Sunday, 6 October 2013

PROOFING THE PLANS: PART II – THE LOCOMOTIVE ENGINE

One of the major innovations of the 1845 expedition was the conversion of HMS Terror and Erebus to auxiliary steam power (Battersby and Carney 2011).  On his blog, Peter Carney has documented his research on the locomotive engines used in this conversion; he later published his findings in the International Journal for the History of Engineering and Technology (Battersby and Carney 2011). To me, his research strongly indicates that the locomotive engines were not the Planet Type as has traditionally been assumed (e.g Cyriax 1997), but rather the Croydon and Archimedes engines built by G & J Rennie in 1838 and 1839.

 
Based on Carney’s research, I originally utilized a plan published in Brees (1840:133) which was labeled as the “Croydon” engine. However, in a recent email correspondence, Mr. Carney pointed out that this image was probably incorrectly attributed by Brees. The issue lies in the wheel arrangement and cylinder position. The image I based my locomotive plans on depicts a “0-4-2” engine with outside cylinders, while the Croydon was likely a “2-2-2” engine with inside cylinders (Bradley 1963; see also Carney’sblog). Mr. Carney believes the image I based my plans on probably depicted the “Hercules” engine, which was an assistant engine while the Croydon and Archimedes where passenger locomotives.

 
I always suspected there was something wrong with the locomotive I used in my original plans. If you look at my previous profile plans, the cylinders actually overlap the position of the spare rudder. Given that the modifications to the 1836 Terror plans show the exact position of the new engine room walls, this obviously could not have been the locomotive installed in 1845 (i.e. the locomotive was simply too big). Mr. Carney kindly pointed me to another image drawn by Brees (1840:306) which is unnamed, but which depicts a 2-2-2 locomotive with inside cylinders that was built by G & J Rennie – a good candidate for Croydon or Archimedes.




Using this new plan and an excellent set of drawings that Mr. Carney created and kindly provided (see his 3D reconstruction), I created my own scale plans of the locomotive. Using the dimensions from Bree’s (1840:14) original report, I scaled this new plan to exactly 1:48 and placed it in the proper position. As you can see, it fits perfectly, with just inches to spare on either side of the engine. To me, this exact spatial correspondence just adds credence to Carney’s theory that Archimedes or Croydon was the locomotive installed on HMS Terror.  

 
My new plans of the G & J Rennie engine, based on Brees (1840:306),
following the research of Peter Carney. The frame is speculative.  

   
 

INCORRECT - My original plan using the Hercules (?) engine. Note
the overlap with the spare rudder.
 

CORRECT? - The new engine in my updated plans.
 
Because of the new locomotive engine, the position of the funnel and steam outlet changed significantly, and these are depicted on the new deck plans. Given that the locomotive was only used in calm conditions or to avoid beating, it is likely that the chimney and steam pipe were removable, to conserve space on the crowded deck (Battersby and Carney 2011:202). As a result, I believe a scuttle or hatch system was used when the chimney was not installed, and I based these on one shown in the 1836 Terror deck plans (I have been unable to determine what that 1836 hatch was originally used for – the furnace chimney was apparently installed at the fore hatchway).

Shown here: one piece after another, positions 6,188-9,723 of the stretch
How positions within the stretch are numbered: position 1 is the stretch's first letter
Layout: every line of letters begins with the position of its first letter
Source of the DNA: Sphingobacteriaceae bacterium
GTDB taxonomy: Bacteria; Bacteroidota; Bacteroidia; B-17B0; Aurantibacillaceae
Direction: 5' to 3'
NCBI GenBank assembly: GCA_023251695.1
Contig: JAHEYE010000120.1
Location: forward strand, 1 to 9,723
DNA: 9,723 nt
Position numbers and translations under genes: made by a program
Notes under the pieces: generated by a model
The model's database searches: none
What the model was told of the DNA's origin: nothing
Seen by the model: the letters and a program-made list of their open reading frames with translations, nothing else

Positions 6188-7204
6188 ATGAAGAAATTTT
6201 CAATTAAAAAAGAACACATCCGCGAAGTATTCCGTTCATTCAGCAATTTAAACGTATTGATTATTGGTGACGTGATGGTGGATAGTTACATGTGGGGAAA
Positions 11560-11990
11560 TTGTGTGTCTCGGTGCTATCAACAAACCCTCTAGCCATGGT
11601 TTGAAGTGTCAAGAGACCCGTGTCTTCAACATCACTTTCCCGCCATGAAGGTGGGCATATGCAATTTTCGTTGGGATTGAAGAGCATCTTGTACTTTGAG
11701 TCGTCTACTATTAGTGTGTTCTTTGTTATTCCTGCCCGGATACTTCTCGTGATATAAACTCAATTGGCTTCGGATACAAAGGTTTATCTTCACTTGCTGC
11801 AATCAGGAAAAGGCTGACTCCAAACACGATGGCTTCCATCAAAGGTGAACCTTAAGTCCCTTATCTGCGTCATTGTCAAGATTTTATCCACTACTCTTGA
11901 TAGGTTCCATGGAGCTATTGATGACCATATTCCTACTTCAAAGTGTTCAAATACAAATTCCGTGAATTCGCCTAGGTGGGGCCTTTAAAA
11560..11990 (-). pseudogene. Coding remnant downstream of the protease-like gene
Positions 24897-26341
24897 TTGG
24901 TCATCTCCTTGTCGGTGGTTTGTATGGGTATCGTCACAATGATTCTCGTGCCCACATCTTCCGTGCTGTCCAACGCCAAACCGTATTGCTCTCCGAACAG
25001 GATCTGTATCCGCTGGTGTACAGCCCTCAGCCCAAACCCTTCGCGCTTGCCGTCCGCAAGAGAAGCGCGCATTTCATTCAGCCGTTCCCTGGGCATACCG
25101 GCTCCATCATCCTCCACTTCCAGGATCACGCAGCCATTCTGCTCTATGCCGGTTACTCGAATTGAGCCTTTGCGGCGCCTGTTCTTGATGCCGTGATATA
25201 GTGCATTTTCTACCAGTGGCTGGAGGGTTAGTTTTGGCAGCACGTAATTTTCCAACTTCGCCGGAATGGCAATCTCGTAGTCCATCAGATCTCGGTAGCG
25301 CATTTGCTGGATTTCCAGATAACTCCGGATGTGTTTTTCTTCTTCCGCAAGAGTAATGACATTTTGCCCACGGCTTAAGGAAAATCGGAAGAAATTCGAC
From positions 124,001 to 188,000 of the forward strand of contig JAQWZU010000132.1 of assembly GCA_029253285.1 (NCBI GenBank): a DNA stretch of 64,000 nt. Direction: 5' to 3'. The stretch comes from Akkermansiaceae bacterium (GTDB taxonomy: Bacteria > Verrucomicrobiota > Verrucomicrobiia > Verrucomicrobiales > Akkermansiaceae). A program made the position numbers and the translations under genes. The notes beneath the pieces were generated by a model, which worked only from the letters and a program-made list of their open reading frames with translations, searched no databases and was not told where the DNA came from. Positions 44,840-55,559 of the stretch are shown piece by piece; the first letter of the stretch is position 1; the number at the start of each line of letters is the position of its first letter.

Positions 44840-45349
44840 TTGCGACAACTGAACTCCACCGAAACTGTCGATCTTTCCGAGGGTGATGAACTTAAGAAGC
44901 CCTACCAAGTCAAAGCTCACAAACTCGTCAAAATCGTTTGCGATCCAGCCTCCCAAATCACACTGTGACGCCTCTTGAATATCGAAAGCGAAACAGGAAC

The positions of the chimney, steam pipe, and their hatches on my old plans.


The positions of the chimney, steam pipe, and their hatches on my new plans.

Finally, I should note that on my plans the height of the engine’s chimney and steam pipe are based on the following contemporary description (which also accurately describes the location of the chimney and the steam pipe):  




*  Note: Rather than post yet another set of updated plans, I’ve simply updated the plans on a previous blog post. The images have begun to be indexed on search engines and I don’t want to create confusion!

 

References:


Anonymous,

1845    Literary Gazette Journal for the Year 1845. Robson, Levey, and Franklyn, London.


Battersby, William, and Carney, Peter

2011    Equipping HM Ships Erebus and Terror, 1845. International Journal for the History of Engineering & Technology 81(2):192-211.

 
Bradley, D.L.

1963    Locomotives of the South Eastern Railway. Solihull: Railway Correspondence and Travel Society (1):11–12.

 
Cyriax, Richard, J.

1997   Sir John Franklin's Last Arctic Expedition: The Franklin Expedition, A Chapter in the History of the Royal Navy. The Arctic Press, West Sussex.

 

2 comments:

  1. Thank you. Very interesting work. It would be interesting to show these plans to someone experienced in operating steam locos of this vintage to see what they think of the practicability operation. E.g., I was once told that the engine would need its wheels on to act as a flywheel. Was a substitute flywheel fitted?

    ReplyDelete
  2. Hi William,

    Interesting point here. I've seen several reconstructions that show the drive wheel in place. I'm certainly no expert - but looking at the plans, I think it's possible these engines could have been used without the drive wheels in place (I think the pistons articulated with a crankshaft rather than the wheel itself). It would be interesting to hear Peter Carney's take on this - I know the plans on his blog don't show a wheel in place, and he must have had a good reason for that. In any case, I've left the original frame on the engine, so adding the drive wheel would be easy to do if new information comes out.

    But your point is well taken - perhaps I will contact a curator at the Manchester Museum of Science and Industry, who run a replica Planet engine, and pose the question.

    ReplyDelete